I’m checking in at my one fifth point. Unless I’m remembering incorrectly (the official count is written down on a sheet of paper about five feet away and my sadness over not being at AWP is making me too lethargic to go get it), I’ve done 20 days so far (out of a possible 21). The biggest step so far? Diving back in to my book (formerly my thesis).
I pulled it out, for the first time since turning it in prior to my defense, this past weekend. I’d been preparing myself for this move by writing short shorts featuring my characters, but Friday night I decided to stop putting off the big step and to just go for it. And it’s been fun. Right now I’m in the middle of a reread looking for the things I like and the things I don’t. I know that the next big step is going to be a reorganization, so I’m hoping this does two things for me. First, I’m hoping it helps spark some inspiration as to where the next iteration of the book should begin (I’m quite sure it will start at a different place in time, maybe a month or two past where it’s currently set). But also, I’m looking for scenes/threads that are salvageable and those that aren’t. I’m looking for holes in the backstory and possible directions the new story can go. I think I’m getting quite a bit.
However, this has led me to reevaluate the initial rules I set up for this 100 Days of Writing project. The farther I get in, for example, the less fulfilling blog posts seem. But they fit the criteria. Tonight, for example, this will be my writing. On the flip side, I’m spending a lot of time in my car, in bed, in the shower, at the kitchen table, etc., thinking about my book. I’m trying to work through problems, to answer questions, to consider solutions. This, however, does not count as official writing time, and no matter that it feels so much more important to me in the grand scheme of my writing career.
So I’m trying to decide if I’m going to adapt the rules or if I should just finish this challenge the way it was intended—its limitations certainly haven’t been hurting my creativity. If anything, being forced to sit down and produce something has been a good thing for me. (Plus, if there’s one thing that’s hurting my book and short story writing, it’s the writing I do for work. Don’t get me wrong, I’m glad to be doing creative writing for work, but I haven’t yet found a way to partition and separate the two types of creative writing in my brain yet. My book is not appropriate content or style for developmentally challenged 5th graders and on the flip side, the type of writing I do for the specialized reading passages does not mesh well with what I do in my book.)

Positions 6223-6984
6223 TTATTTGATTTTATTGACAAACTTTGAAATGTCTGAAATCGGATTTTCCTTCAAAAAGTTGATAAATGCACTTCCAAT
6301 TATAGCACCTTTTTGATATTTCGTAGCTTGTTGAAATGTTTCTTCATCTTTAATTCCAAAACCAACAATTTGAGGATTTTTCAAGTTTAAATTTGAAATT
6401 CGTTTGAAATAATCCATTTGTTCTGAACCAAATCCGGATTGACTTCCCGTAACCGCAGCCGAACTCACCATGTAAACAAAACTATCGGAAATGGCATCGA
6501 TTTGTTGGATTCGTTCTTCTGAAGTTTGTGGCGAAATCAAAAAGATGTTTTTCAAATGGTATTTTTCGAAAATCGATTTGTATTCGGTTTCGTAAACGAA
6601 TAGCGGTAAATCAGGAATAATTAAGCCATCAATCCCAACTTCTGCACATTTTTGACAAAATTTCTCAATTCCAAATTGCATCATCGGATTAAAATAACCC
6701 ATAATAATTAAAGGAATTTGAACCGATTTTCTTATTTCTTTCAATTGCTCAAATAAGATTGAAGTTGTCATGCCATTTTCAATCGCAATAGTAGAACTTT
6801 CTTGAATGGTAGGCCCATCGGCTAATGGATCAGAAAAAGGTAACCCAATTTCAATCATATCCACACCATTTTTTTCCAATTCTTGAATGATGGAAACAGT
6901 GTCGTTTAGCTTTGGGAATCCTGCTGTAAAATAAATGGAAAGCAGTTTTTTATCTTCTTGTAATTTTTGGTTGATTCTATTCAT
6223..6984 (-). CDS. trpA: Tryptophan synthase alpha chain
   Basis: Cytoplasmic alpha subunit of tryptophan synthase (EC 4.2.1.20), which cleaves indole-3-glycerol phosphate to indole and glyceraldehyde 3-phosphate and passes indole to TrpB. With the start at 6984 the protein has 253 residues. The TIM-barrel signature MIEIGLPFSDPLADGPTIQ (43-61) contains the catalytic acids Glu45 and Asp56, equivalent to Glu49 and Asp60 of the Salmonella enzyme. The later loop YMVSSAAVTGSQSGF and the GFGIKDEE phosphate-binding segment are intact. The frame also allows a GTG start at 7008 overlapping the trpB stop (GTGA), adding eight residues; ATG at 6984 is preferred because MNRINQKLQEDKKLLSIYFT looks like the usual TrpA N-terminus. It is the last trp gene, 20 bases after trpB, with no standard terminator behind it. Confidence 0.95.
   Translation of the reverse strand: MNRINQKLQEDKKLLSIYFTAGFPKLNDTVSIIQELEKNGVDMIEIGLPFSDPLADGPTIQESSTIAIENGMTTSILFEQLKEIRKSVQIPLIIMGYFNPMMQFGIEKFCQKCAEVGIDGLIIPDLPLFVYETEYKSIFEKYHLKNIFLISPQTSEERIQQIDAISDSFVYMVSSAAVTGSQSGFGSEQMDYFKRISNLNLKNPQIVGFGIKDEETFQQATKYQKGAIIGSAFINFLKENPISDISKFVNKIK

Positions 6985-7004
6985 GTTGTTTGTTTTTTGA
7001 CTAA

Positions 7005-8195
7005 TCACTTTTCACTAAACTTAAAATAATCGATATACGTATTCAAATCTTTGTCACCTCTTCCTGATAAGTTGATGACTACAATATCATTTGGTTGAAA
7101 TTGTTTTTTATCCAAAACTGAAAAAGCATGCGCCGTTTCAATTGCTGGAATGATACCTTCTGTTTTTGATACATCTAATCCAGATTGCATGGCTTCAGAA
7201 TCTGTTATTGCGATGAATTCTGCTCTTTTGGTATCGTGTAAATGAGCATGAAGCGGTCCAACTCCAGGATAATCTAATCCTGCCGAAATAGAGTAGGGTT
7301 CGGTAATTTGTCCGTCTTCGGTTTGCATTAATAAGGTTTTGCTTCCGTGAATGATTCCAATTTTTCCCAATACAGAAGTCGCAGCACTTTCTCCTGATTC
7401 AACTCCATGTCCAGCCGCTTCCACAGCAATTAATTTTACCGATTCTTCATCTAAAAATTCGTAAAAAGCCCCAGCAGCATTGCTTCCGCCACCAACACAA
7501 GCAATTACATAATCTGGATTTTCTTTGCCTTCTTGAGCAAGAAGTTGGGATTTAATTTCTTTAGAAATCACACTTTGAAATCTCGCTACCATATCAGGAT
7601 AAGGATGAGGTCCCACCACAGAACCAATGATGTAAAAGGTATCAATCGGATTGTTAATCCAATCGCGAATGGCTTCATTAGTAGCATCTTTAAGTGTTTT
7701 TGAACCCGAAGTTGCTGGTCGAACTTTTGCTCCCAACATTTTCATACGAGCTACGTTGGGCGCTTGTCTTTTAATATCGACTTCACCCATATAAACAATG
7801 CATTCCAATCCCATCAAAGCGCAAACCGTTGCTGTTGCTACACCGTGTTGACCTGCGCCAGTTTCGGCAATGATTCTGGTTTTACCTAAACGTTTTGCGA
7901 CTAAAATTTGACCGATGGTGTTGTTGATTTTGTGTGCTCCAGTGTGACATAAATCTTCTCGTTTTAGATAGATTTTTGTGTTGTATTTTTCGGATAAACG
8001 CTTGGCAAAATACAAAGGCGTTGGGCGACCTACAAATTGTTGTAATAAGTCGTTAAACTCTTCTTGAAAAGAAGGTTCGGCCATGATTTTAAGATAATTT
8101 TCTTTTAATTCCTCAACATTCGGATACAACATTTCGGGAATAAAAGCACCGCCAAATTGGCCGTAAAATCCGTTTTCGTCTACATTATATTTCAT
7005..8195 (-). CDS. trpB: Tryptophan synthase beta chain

Maybe I’ll keep the rules I have but sort of loosen up a bit. I’ve already stopped obsessively timing my sessions—as long as I have found myself dwelling on my book throughout the day. It’s funny how even though I have a deadline, I feel very free to play and experiment. I don’t feel stressed when I sit down to write each day (even when, as now, I’m writing 90 minutes past the time I said I wanted to be in bed). This is a very good thing for me and my writing, but I can’t help feeling a bit disappointed that I didn’t get here sooner. I think this was something Sam (my advisor) was always trying to get me to understand. “Don’t think about the thesis,” he would say. “The thesis doesn’t matter.” And only now that the thesis has been removed as a stumbling block am I really able to look at this piece of writing as my book.by